Dr. Bev is the author of two self-help diabetes books. She has written numerous articles which are published in print and online – always focused on diabetes from the emotional perspective. She also speaks to audiences of people living with diabetes, as well as, to audiences of healthcare professionals and diabetes educators. Dr. Bev, herself, has been living successfully with type 1 diabetes for 40+ years.

In August 2016, Dr. Bev was honored to receive the “CDE Entrepreneur of the Year” Award from her Metropolitan NY Association of Diabetes Educators.

Jill Weisenberger, MS, RDN, CDE, FAND is an internationally recognized nutrition and diabetes expert with more than two decades experience. Through writing, speaking and one-on-one coaching, Jill empowers people to grab control of their health. She has worked as both a nutrition counselor and a diabetes educator in the hospital and research settings, and now in private practice in Newport News, VA. Jill is known for her practical approach and caring attitude. Her no-nonsense strategies to eating well include foods that both taste good and are good for you.

Marlene Koch (pronounced ‘cook’) is a nationally recognized nutritionist, popular TV personality and New York Times bestselling author. She graduated Magna Cum Laude from UCLA with a Bachelor’s degree in Nutritional Science. She is a registered dietitian and one of a select group of dietitians to hold an advanced certificate in Child and Adolescent Weight Management from the Academy of Nutrition & Dietetics.

Marlene has taught professional chefs from the American Culinary Federation the principles of healthy cooking and eating. She has been adjunct Nutrition professor and cooking instructor for Columbus State College and the Columbus State Culinary Academy, and she is a nationally recognized expert in weight loss, diabetes, child and adolescent nutrition, and sugar substitutes.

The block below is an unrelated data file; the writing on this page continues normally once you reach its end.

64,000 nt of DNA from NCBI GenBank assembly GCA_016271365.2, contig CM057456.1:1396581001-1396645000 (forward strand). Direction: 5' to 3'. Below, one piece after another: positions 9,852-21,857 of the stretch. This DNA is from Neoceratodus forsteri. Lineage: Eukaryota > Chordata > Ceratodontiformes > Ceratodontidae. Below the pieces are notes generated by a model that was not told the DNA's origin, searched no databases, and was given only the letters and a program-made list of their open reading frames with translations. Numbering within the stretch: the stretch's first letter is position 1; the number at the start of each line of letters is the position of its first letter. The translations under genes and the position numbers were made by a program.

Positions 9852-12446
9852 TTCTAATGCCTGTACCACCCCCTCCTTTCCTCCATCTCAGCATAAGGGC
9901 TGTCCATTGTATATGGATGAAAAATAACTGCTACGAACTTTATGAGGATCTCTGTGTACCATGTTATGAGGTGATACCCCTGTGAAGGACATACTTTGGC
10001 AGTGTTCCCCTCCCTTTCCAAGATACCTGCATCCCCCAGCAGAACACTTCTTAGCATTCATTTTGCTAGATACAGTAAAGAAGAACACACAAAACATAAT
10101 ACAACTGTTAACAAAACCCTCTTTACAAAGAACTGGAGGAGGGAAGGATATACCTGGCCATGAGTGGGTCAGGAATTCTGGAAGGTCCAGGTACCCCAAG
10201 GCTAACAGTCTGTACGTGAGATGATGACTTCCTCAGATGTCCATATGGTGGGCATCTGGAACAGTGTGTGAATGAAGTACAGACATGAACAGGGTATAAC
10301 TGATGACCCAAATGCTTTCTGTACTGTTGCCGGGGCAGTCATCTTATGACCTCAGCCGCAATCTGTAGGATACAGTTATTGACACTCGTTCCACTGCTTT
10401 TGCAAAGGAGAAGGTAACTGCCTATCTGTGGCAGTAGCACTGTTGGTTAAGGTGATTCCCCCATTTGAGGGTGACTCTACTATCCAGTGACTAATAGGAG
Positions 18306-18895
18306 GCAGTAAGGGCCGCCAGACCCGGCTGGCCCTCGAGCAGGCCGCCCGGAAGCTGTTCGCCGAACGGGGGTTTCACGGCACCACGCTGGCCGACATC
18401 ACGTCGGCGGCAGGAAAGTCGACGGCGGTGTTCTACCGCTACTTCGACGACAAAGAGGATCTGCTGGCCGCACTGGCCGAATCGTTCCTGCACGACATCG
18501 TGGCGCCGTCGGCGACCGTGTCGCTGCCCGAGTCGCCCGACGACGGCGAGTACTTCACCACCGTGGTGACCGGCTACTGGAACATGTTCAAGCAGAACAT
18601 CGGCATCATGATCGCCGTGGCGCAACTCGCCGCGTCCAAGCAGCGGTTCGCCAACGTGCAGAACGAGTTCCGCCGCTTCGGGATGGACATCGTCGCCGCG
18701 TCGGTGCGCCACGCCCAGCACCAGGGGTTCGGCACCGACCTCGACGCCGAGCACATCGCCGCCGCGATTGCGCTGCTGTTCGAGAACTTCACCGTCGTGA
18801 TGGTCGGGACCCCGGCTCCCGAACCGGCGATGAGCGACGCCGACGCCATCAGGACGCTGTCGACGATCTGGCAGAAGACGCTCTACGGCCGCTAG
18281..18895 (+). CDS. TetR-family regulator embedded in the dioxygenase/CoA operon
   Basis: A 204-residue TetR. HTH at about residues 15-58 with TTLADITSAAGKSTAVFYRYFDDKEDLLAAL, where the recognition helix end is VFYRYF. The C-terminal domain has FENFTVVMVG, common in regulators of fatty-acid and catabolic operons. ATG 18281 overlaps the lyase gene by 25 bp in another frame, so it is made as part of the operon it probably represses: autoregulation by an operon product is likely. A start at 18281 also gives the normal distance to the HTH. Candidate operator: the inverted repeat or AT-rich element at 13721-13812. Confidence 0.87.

Marlene has sold over one million cookbooks, and is a regular guest on QVC.

Barbara Ruhs – MS, RDN is a Registered Dietitian Nutritionist and owner of Neighborhood Nutrition LLC, a consulting firm focused on providing solutions to help food companies and supermarkets improve consumer health & wellness. She’s a former supermarket dietitian and has run a successful business for 17 years. A leader in the field of nutrition, her mission is to help people by impacting the way food is produced, marketed and sold. She’s a strong advocate for supermarket dietitians and believes the retail food industry has the greatest potential to impact public health.

Cheryl Orlansky has over 25 years of experience in health promotion and chronic disease prevention and management. Her first career as a registered dental hygienist led her towards a path of wellness and nutrition! Her expertise is in diabetes, weight management and cardiovascular disease for individuals and groups. She works in a large private practice including endocrinology, internal medicine, rheumatology, neurology and sleep medicine. She is an award winning dietitian with current leadership positions in state and local dietetics organizations.

She has been interviewed and quoted in media outlets for WebMD, Atlanta Sports and Fitness, Georgia Public Broadcasting, and the Atlanta Journal and Constitution. She has partnered with V-103 Radio to lead supermarket tours as part of a community outreach during National Nutrition Month.

Cheryl helps her clients reach balance through lifestyle choices: cooking and eating, activity and purpose in life.

Jackie Newgent, RDN, CDN, is a registered dietitian nutritionist and classically-trained chef. With a passion for helping people (including her father) with diabetes, she’s author of The With or Without Meat Cookbook: The Flexible Approach to Flavorful Diabetes Cooking and the award-winning The All‐Natural Diabetes Cookbook, both published by the American Diabetes Association. Jackie is also author of 1,000 Low-Calorie Recipes and Big Green Cookbook. Her next book, The All-Natural Diabetes Cookbook—2nd Edition, was published in 2015.

Nutritionist Rania Batayneh, MPH is the author of the best-selling book, The One One One Diet. She holds a master’s degree in public health nutrition from the University of Michigan School of Public Health and is also a Wellcoaches Certified Health and Wellness Coach endorsed by the American College of Sports Medicine (ACSM).